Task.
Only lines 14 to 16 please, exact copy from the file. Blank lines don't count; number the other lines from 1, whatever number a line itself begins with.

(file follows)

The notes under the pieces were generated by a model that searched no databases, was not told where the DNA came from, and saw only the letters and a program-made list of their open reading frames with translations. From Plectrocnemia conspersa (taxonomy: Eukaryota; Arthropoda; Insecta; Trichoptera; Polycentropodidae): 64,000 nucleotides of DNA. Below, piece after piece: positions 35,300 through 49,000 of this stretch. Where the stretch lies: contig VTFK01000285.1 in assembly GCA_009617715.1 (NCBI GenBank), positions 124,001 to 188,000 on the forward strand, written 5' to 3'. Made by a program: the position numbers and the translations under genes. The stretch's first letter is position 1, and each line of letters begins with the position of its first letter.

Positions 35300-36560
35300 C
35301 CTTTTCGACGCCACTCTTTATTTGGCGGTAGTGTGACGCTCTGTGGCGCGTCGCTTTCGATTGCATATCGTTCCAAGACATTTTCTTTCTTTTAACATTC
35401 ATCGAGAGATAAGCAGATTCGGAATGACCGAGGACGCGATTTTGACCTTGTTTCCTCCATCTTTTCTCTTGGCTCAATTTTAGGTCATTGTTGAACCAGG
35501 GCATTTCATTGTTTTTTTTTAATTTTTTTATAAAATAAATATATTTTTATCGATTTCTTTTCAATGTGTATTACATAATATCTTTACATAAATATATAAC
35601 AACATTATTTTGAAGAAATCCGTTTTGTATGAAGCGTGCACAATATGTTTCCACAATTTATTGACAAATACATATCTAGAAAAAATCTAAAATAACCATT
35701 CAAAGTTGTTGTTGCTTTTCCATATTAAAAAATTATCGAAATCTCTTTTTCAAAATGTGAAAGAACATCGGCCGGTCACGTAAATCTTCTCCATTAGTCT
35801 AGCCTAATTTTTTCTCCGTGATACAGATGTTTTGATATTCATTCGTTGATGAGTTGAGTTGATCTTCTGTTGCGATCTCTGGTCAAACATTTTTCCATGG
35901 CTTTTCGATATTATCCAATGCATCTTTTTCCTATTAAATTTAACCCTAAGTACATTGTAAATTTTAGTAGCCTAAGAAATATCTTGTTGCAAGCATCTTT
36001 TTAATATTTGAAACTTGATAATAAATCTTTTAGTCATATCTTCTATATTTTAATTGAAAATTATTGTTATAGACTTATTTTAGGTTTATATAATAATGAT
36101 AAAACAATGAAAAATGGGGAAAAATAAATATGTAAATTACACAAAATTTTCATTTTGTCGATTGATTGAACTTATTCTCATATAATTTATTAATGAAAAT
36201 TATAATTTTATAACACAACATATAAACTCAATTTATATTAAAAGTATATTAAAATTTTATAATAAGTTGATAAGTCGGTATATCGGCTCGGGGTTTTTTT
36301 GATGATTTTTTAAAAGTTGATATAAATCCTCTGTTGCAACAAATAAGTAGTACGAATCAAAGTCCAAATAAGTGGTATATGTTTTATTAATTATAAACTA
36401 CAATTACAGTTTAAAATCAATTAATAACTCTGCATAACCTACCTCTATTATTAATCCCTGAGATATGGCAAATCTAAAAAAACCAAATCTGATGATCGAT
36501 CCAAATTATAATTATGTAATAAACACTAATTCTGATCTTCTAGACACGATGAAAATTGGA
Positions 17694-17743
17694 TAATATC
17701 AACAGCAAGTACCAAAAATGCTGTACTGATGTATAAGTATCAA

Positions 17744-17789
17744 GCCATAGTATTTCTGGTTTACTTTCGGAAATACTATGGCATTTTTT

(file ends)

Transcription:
36301 GATGATTTTTTAAAAGTTGATATAAATCCTCTGTTGCAACAAATAAGTAGTACGAATCAAAGTCCAAATAAGTGGTATATGTTTTATTAATTATAAACTA
36401 CAATTACAGTTTAAAATCAATTAATAACTCTGCATAACCTACCTCTATTATTAATCCCTGAGATATGGCAAATCTAAAAAAACCAAATCTGATGATCGAT
36501 CCAAATTATAATTATGTAATAAACACTAATTCTGATCTTCTAGACACGATGAAAATTGGA